“As is understandable, reforms in the Botswana judiciary started a long time ago, generally in response to complaints, and were largely piecemeal, and thus unable, in my view, and in hindsight, to have the impact that they should have had if they were part of a package. The impetus for these reforms though has always been the deep belief in Botswana, which the judiciary shares, that for the general public and the common person, their dividend must be in the form of enhanced service delivery, whether in terms of basic infrastructural services like health clinics, good roads and communication, water and electricity; and from the judiciary, the availability of prompt court services so that the litigant can vindicate his right, say in respect of land allocation, protection of his livestock, etc.” 

Judicial reform, as you may all appreciate, may take different forms and of varied magnitude.  It carries different meanings in different context and environments. But what is clear is that it is intended to introduce efficiency, effectiveness and accountability in the judicial system of a given country for improved access to and delivery of justice. Recent examples include, showing the scope of possible and necessary reforms, the introduction of the Judicial Case Management System and establishment of the legal aid in Botswana to which UNDP and other partners have contributed. Also, in 2009 the Government of Botswana, which is a state party to the Convention on the Rights of the Child, passed a milestone piece of legislation, namely the Children’s Act, in its quest to realise the rights of the child in the country. All these three actions have contributed to significant improvements in access to justice.
This conference in Palapye is taking place at a time when the international community is engaged in the task of developing a successor framework to the MDGs, a new global compact for the 21st century. A High Level Panel, co-chaired by the Presidents of Liberia, Indonesia and the Prime-Minister of the United Kingdom, and which was tasked by the UN Secretary-General with the development of such a framework, has recently completed and submitted its report to the SG.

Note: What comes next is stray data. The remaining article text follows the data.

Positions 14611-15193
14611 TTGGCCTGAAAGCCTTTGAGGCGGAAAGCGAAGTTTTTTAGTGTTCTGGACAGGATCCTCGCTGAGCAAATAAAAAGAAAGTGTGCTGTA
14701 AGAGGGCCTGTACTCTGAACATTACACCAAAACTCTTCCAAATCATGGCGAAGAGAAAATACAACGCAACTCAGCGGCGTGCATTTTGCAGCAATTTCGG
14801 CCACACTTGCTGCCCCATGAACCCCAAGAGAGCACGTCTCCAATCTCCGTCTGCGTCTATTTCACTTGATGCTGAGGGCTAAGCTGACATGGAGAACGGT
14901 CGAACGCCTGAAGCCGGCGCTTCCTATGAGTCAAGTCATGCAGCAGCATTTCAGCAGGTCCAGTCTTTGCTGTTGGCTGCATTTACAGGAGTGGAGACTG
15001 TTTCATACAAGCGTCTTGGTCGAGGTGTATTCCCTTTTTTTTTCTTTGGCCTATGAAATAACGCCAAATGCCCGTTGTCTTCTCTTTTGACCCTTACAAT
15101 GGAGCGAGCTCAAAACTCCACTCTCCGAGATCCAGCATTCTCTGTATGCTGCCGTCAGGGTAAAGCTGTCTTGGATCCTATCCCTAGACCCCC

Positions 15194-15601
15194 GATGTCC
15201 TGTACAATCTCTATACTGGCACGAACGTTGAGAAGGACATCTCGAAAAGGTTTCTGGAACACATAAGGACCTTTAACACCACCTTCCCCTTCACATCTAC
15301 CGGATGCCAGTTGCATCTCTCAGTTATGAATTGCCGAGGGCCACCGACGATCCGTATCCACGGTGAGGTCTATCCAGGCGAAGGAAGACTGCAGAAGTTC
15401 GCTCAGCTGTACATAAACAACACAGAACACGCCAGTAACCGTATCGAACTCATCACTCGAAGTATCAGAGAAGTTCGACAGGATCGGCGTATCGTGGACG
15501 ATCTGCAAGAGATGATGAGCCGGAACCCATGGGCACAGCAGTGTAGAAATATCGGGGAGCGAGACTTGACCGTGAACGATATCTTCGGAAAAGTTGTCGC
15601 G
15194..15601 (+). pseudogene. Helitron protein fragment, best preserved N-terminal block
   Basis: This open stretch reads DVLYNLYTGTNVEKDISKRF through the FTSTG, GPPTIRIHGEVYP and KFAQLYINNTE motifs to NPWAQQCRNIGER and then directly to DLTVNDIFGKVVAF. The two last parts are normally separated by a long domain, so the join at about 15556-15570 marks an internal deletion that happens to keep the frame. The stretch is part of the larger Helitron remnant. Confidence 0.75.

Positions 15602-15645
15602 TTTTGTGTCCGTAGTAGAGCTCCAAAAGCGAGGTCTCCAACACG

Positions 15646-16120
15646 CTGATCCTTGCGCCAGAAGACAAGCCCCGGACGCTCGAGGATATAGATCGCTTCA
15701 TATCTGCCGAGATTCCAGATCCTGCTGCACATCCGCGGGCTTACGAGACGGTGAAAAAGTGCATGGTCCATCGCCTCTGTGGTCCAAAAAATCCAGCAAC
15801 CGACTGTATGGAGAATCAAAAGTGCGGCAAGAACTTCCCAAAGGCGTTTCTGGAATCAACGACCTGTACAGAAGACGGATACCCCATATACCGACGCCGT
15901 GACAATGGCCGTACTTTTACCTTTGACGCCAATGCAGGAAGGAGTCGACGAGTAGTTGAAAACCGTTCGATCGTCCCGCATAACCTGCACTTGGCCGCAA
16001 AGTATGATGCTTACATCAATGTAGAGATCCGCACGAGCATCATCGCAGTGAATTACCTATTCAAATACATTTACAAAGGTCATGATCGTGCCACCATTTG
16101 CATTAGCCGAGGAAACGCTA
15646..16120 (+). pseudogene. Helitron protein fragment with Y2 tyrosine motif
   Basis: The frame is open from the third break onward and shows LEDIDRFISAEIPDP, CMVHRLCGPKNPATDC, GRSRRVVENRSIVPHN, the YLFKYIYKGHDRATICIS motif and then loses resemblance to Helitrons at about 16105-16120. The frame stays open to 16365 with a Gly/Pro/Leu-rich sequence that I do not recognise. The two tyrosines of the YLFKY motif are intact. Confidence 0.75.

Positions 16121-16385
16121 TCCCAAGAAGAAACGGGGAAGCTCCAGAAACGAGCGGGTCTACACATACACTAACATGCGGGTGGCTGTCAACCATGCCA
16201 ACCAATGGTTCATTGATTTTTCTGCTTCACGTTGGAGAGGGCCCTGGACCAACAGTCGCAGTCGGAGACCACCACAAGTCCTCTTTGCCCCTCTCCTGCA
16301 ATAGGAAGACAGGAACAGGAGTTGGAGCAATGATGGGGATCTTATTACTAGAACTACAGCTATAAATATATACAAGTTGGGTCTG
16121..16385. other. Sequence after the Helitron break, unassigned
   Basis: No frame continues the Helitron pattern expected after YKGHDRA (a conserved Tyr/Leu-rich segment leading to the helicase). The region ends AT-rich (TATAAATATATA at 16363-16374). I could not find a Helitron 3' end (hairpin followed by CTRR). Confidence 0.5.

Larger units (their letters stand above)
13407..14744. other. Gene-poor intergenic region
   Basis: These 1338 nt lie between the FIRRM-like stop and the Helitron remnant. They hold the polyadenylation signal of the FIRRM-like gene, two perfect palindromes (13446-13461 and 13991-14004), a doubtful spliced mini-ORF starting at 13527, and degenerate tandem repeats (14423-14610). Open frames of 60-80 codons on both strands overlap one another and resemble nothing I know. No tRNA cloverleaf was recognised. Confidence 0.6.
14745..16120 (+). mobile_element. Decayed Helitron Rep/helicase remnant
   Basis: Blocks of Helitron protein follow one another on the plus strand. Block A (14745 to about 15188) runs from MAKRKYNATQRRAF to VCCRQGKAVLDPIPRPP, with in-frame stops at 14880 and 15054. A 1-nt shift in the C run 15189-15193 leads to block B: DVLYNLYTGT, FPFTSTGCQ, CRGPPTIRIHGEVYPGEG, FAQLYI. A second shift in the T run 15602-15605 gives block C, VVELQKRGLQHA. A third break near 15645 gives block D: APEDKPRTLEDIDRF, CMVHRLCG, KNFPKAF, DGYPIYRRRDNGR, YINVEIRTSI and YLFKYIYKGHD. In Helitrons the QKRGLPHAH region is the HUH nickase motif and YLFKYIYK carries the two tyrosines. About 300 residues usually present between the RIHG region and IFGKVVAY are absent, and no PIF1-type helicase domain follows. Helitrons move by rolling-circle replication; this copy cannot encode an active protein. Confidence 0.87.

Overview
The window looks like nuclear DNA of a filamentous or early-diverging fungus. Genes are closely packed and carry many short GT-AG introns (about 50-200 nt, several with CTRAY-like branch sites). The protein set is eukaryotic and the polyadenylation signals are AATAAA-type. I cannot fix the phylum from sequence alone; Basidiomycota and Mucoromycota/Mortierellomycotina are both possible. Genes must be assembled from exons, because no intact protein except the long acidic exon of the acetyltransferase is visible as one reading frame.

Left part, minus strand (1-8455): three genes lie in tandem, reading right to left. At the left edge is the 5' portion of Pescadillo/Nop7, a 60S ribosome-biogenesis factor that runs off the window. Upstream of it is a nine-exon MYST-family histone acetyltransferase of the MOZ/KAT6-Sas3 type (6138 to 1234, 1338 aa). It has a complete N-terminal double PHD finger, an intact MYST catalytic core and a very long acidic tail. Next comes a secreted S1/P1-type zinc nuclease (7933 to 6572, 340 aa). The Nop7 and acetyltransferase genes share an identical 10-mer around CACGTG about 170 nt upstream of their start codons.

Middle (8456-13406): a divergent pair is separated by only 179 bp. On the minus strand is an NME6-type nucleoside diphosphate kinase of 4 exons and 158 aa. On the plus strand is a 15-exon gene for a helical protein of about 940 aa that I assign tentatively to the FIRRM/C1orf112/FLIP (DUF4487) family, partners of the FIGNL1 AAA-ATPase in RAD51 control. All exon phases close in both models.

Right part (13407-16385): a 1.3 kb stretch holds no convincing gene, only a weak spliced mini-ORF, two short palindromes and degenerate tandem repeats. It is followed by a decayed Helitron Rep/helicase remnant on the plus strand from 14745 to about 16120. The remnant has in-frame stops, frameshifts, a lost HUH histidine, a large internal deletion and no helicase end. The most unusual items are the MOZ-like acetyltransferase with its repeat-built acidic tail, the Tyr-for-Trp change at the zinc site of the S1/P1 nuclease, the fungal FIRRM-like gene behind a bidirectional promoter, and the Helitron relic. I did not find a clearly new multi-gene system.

A number of aspects of this HLP report speak to the topic in hand at this conference. The clarion call of the report is that of a new agenda aimed at eradicating extreme poverty at a global level, which for the first time in human history is achievable, within the context of sustainable development, whilst ensuring that no one is left behind. This last aspect necessarily requires sound institutions which are responsive to the needs of people in general, and most particularly the poor, the marginalized and excluded. Foremost amongst such ‘enablers’ and ‘guarantors’ of social progress are a country’s legal and judicial systems. And it must be highlighted that the authors of the report stressed that this is a “universal agenda”, for all countries, north, south, east and west.

The emphasis on the need to tackle the causes of poverty, exclusion and inequality in this new international agenda is rooted in notions of basic social justice. The poor and excluded need legal and judicial systems that are accessible so that their rights are enforceable and to make the law work for them. Put simply, legal and judiciary reforms can constitute the foundation which ensures the necessary protection for the poor and those suffering from other forms of social exclusion that enables them to realize their full potential as citizens.

As a result of this approach adopted by the members of the HLP, and to quote from their report, this new global agenda must, inter alia:

“…establish and enforce clear rules, without discrimination, so that women can inherit and own property…communities can control local environmental resources, and farmers and slum-dwellers have secure property rights…”  It goes on to state that:
“Good institutions are, in fact, the essential building blocks of a prosperous and sustainable future. The rule of law, freedom of speech and the media, open political choice and active citizen participation, access to justice, non-discriminatory and accountable governments and public institutions help drive development and have their own intrinsic value. They are both means and an end in themselves.” (p.9)